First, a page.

Despite the relatively small range of active ingredients that we see in the market, superintendents face many product names and product claims. How can a superintendent trust that the product does what the label claims?

One benefit of the state-by-state regulatory process is that it effectively serves as a review panel to protect the end-user. Assume a product is registered across the entire USA. In that case, a superintendent can be confident that the label claims were submitted with efficacy data and reviewed independently by scientists from each state with data requirements.

Regulatory requirements aside, what to do with the broad array of product claims and descriptions of products in the marketplace?

  • What is a “penetrant” vs. a “retainer?”
  • Can wetting agents “place” water at certain depths in the soil profile?
  • Can some wetting agents “hold water” while others “push water?”

If you would like to know more about any product statements, ask to see the data. If data do not back the claim, you can at least proceed with that understanding and appropriately set your expectations.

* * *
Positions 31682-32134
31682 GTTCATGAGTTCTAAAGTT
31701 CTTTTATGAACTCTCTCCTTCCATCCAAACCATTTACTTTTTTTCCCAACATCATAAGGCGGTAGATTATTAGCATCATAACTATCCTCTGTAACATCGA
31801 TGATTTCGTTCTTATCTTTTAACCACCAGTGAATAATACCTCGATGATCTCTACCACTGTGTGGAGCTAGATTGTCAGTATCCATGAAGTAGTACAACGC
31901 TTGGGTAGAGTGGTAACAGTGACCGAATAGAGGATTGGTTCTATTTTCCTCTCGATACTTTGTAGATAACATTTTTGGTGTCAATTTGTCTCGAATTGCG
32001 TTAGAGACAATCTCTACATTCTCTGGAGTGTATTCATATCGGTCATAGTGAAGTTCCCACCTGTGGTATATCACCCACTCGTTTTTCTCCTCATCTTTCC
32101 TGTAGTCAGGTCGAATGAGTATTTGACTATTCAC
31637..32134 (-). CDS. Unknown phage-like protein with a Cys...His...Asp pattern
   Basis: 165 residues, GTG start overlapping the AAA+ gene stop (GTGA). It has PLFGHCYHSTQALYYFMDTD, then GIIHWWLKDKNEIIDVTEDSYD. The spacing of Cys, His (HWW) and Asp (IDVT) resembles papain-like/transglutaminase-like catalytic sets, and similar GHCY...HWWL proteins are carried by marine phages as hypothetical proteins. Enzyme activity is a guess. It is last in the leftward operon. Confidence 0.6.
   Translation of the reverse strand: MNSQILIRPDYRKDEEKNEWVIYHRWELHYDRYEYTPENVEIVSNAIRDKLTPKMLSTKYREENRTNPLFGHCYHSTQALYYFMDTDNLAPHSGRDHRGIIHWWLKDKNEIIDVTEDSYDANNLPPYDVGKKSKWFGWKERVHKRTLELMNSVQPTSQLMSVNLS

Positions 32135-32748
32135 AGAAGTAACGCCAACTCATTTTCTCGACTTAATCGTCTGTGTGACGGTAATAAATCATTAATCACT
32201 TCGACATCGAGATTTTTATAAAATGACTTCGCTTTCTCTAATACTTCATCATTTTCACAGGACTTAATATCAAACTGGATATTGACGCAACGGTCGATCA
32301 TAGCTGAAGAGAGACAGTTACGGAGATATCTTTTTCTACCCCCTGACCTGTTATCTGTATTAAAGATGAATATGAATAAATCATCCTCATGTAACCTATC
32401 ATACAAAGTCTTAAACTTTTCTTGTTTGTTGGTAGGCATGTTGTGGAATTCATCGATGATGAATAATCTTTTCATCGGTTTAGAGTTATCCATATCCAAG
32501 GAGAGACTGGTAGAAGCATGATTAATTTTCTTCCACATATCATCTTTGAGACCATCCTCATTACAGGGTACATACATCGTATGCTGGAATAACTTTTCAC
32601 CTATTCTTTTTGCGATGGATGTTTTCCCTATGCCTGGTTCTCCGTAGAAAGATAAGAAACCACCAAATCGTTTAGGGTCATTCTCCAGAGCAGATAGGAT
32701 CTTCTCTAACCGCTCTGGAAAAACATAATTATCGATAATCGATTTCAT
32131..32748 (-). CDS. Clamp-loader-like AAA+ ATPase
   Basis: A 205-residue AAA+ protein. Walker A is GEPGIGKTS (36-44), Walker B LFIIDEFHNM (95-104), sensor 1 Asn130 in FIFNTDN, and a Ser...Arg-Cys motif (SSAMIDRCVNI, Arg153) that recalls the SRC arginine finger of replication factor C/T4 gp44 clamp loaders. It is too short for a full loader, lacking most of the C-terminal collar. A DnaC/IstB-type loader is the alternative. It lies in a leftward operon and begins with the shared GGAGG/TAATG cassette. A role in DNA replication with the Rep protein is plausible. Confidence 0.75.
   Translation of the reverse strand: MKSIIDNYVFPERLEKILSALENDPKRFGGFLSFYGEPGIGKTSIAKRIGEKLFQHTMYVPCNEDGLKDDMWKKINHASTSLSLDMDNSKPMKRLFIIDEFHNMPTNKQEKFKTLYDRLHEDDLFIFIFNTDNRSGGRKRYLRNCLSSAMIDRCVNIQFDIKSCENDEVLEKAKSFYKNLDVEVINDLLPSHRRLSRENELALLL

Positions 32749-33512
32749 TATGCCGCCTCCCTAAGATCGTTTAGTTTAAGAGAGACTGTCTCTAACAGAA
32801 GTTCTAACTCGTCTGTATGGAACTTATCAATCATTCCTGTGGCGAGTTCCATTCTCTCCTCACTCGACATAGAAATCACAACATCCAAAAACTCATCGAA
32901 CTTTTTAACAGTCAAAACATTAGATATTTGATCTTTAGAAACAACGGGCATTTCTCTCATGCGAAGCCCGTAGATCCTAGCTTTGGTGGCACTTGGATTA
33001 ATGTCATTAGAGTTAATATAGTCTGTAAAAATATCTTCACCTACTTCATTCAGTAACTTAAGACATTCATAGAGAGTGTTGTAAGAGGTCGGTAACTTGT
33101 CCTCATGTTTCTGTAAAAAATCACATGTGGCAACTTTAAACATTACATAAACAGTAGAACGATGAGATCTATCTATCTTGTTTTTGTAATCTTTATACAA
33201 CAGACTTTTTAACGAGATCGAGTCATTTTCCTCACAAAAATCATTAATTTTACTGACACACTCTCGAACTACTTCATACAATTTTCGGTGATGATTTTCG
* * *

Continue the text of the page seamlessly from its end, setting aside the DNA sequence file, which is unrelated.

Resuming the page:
The long answer is that we need more unified guidelines for wetting agent product claims as an industry. The American Society for Testing and Materials (ASTM) has published standard terminology for adjuvants (ASTM E1519-16) and pesticides (ASTM E609-19). However, no such standards exist for wetting agents (or soil surfactants, soil wetters, retainers, penetrants, holders, pushers, flushers – you get the point!).

Exacto is currently working with ASTM’s D18 Committee on Soil and Rock to develop terminology and standards for wetting agent categorization and claims. We look forward to working with product manufacturers, researchers, and end-users to establish terms and standards that will be beneficial for everybody involved. We are looking for public feedback and would welcome all comments!

If you have any feedback or would like to learn more about wetting agents, please feel free to contact me at via email.